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Social Studies Character Education Worksheets

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  • Rosa and Thomas both have ideas about peer pressure and bravery, but they have different ways of responding. Compare the two stories using charts; answer short questions; make predictions about the future. A good character education lesson. Common Core: ELA: Reading Literature: RL.5.3

  • Use this 'Writing Prompt: Building Community - My Family' printable worksheet in the classroom or at home. Your students will love this 'Writing Prompt: Building Community - My Family'. This two page template allows students to share their family with their class. Includes places to write, draw or post photos about their family. They will also include their position in their family as a single, oldest, middle or youngest child. Templates can be mounted to file folders or poster boards as well as bulletin boards for display.
  • Use this 'Writing Prompt: Building Community - Character Traits in the Classroom' printable worksheet in the classroom or at home. Your students will love this 'Writing Prompt: Building Community - Character Traits in the Classroom'. Students work with a partner to identify 4 character traits; then determine what they look and sound like in the classroom. In addition, acting out these traist is a fun classroom sharing activity to build community.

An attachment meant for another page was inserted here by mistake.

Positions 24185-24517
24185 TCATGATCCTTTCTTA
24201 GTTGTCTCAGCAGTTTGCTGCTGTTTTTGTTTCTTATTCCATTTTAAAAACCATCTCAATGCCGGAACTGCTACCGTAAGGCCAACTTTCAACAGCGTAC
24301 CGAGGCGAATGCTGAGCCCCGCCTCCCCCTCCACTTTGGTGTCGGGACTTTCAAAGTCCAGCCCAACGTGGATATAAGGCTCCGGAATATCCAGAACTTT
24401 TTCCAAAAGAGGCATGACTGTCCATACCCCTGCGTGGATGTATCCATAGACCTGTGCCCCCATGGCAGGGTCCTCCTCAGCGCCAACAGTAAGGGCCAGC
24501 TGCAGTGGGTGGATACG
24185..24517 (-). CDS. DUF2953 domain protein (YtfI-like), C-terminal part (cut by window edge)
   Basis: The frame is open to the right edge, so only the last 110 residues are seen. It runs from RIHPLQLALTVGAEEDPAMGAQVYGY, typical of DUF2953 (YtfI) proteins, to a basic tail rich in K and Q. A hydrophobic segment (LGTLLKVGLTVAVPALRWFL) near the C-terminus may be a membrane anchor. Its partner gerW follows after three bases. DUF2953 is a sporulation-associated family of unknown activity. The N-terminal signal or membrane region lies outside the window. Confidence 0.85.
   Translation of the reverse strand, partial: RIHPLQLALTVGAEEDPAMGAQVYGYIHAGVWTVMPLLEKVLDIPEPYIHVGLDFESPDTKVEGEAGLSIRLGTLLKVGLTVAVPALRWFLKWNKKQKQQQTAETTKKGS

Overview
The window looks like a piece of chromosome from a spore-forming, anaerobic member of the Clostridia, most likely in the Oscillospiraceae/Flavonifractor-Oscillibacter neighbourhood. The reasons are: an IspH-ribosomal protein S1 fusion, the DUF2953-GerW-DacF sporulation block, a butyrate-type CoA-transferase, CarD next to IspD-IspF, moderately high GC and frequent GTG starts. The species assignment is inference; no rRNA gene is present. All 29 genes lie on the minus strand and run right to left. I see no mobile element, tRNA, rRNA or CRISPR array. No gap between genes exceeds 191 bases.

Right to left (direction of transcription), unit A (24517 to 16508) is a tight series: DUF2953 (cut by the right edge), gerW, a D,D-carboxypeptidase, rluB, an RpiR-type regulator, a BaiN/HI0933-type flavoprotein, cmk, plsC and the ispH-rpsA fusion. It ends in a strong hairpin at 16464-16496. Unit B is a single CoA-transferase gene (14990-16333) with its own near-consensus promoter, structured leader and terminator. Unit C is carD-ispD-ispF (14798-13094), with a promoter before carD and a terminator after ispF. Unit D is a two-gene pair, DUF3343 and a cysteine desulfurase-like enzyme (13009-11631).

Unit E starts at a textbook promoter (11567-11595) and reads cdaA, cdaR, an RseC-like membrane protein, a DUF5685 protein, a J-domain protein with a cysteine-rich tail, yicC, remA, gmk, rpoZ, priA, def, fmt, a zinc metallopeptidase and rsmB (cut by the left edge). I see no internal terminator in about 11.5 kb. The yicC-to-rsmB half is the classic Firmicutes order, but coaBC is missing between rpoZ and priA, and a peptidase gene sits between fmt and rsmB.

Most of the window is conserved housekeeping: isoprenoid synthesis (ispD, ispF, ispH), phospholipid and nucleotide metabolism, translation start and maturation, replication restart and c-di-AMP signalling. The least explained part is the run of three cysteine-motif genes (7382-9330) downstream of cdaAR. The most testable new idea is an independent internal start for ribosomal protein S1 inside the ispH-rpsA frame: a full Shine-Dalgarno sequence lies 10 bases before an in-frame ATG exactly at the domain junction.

• Booklet for reviewing some manners basics: answering a phone, being a guest or a host, and more.
  • This short lesson doesn't provide answers, but provides the vocabulary for discussing ethical questions.
  • Part of the abcteach character-education series, which introduces children to challenging life skills decisions and asks them, "What would you do if this happened to you?" This one addresses breaking rules to help someone who might be in trouble.
  • Part of the abcteach character-education series, which introduces children to challenging life skills decisions and asks them, "What would you do if this happened to you?" This one addresses admitting to a mistake.
  • This unit uses three of Aesop's shorter fables as a foundation for talking about unity. With imaginative writing and drawing prompts, as well as comprehension questions, this is a fun introduction to Aesop AND a solid lesson on character education and critical thinking skills. Available at four levels.
  • "After dinner, they have Michael do his homework and ask him if he has questions about it. Then at night, they tell him when to go to bed." A fictional reading comprehension designed to help teach students character education. Reflective short answer questions can be used for discussion or writing practice.

  • Nancy and Angela both want a snack; both girls decide to bake cookies. But there the stories diverge. Compare the two stories using charts; answer short questions; make predictions about the future. A good character education lesson. Common Core: ELA: Reading Literature: RL.5.3